Heavy metals and persistent organic pollutants (POPs) are a serious threat to human health and marine life. High concentrations of mercury, cadmium, zinc and lead in sediments are found at “hot-spots”, generally located in the coastal zones receiving high levels of industrial effluents, solid waste and domestic sewage. These substances can travel thousands of kilometers, across national boundaries, far from their source.

This creates a serious health risk in a region where fish is an integral part of the regional diet and many people’s livelihoods depend on the sea. It also exacerbates stress on the ecosystems and marine life, which are damaged by the pollution.

Shipping
Some of the world’s busiest shipping routes are in the Mediterranean Sea. It is estimated that approximately 220,000 vessels of more than 100 tonnes cross the Mediterranean Sea each year, about one third of the world’s total merchant shipping. These ships often carry hazardous cargo, which if lost would result in severe damage to the marine environment.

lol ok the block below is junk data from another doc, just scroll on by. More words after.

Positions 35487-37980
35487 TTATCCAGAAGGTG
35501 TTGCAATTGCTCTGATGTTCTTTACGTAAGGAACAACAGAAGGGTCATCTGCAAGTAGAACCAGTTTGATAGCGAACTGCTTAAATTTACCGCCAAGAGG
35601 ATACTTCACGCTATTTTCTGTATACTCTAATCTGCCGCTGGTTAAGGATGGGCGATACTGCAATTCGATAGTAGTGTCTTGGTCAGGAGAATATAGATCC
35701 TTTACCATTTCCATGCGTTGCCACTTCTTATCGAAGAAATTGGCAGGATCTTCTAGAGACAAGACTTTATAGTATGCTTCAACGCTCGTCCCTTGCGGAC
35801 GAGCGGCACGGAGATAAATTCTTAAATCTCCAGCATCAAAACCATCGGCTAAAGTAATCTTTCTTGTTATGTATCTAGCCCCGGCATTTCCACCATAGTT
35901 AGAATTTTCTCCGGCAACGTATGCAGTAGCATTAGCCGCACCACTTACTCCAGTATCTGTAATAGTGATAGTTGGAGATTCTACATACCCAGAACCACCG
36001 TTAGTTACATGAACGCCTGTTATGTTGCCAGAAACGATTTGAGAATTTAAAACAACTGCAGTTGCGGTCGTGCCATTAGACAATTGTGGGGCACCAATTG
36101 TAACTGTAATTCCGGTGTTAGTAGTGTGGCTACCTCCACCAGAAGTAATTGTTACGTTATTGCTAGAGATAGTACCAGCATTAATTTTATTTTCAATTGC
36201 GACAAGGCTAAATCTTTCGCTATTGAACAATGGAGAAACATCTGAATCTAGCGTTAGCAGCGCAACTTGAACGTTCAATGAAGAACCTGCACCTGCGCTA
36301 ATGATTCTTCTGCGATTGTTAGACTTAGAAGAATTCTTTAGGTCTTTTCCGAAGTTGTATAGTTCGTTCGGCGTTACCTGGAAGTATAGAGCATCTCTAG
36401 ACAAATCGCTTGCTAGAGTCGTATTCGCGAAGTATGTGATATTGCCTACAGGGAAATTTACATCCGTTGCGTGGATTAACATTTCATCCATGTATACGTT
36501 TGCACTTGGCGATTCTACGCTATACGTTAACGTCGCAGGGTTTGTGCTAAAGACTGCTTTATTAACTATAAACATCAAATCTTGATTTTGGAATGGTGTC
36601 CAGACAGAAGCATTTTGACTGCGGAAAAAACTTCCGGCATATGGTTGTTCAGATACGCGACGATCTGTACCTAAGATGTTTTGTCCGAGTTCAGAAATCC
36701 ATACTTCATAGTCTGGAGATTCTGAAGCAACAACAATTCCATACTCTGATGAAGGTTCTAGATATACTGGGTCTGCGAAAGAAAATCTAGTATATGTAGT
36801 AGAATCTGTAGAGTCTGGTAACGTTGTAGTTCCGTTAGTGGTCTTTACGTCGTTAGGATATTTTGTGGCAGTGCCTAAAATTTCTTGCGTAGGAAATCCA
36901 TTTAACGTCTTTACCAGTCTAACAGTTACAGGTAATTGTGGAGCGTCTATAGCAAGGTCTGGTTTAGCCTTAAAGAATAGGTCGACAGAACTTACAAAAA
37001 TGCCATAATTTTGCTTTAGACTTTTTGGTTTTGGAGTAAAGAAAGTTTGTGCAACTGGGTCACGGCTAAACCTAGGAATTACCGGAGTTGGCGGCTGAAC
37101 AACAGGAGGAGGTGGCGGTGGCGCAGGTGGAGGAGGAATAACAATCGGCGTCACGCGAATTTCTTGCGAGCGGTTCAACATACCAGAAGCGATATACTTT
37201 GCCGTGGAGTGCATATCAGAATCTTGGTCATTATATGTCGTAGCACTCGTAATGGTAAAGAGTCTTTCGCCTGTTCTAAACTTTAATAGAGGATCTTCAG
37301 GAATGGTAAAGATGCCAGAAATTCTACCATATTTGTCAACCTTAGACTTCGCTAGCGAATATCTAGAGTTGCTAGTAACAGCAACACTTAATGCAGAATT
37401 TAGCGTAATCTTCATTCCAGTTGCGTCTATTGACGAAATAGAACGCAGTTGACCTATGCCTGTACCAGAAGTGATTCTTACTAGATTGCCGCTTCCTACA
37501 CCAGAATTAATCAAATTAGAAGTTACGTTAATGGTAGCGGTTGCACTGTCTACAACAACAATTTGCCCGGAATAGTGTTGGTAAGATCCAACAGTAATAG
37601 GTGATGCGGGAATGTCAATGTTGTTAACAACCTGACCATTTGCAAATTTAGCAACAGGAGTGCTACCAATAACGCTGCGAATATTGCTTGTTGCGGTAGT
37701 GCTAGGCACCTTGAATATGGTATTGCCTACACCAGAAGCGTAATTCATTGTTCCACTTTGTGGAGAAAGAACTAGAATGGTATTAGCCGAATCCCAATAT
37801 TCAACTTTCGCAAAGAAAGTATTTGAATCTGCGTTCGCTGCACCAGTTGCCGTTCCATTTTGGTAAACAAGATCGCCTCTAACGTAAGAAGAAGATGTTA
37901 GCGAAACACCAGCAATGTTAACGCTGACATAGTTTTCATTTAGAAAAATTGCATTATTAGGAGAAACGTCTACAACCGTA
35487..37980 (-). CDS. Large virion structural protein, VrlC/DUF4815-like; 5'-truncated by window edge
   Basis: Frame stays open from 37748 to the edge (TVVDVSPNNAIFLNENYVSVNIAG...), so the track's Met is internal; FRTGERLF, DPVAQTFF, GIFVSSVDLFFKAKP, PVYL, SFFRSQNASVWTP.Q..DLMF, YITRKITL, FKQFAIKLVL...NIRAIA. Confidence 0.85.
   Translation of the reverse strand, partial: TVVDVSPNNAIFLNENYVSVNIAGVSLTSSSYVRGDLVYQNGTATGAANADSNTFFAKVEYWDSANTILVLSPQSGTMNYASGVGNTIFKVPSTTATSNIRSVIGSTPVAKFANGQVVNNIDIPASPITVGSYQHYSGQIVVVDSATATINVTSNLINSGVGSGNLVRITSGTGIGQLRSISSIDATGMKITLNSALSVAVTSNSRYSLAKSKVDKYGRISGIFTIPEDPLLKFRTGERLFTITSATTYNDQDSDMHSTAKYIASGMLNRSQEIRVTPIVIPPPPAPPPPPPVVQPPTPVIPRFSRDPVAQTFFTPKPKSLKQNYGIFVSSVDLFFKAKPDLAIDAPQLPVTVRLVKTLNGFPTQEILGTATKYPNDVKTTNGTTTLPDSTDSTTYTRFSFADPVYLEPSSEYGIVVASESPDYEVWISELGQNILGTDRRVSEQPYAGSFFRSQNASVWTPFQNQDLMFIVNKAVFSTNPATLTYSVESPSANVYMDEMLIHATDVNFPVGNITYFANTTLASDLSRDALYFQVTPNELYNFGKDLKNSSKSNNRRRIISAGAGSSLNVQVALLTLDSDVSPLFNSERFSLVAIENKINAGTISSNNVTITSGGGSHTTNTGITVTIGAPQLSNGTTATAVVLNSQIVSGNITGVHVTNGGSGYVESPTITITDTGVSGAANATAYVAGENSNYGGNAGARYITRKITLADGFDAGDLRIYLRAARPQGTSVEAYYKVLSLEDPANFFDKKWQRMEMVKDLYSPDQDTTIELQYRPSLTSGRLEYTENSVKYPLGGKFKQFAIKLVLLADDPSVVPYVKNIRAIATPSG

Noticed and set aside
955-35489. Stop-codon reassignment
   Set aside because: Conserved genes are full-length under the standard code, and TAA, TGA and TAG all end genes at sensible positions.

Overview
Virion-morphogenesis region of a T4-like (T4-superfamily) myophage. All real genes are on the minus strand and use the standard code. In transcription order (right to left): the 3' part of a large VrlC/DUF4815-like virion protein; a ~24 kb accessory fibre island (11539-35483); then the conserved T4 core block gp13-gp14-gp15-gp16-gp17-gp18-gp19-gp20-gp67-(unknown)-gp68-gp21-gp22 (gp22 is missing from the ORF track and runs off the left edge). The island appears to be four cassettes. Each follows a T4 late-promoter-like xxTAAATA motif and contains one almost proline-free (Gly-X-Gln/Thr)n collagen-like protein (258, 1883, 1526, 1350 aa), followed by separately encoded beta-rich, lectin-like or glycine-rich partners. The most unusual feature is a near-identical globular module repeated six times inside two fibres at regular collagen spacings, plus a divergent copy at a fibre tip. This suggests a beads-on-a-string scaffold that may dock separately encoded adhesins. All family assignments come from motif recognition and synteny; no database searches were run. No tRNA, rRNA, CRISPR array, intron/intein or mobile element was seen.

The discharge of chemical tank washings and oily wastes also represent a significant source of marine pollution. The Mediterranean Sea constitutes 0.7 percent of the global water surface and yet receives seventeen percent of global marine oil pollution.

It is estimated that every year between 100,000 and 150,000 tonnes of crude oil are deliberately released into the sea from shipping activities.

Approximately 370 million tonnes of oil are transported annually in the Mediterranean Sea (more than 20 percent of the world total), with around 250 to 300 oil tankers crossing the Sea every day. Accidental oil spills happen frequently with an average of 10 spills per year. A major oil spill could occur at any time in any part of the Mediterranean.

Tourism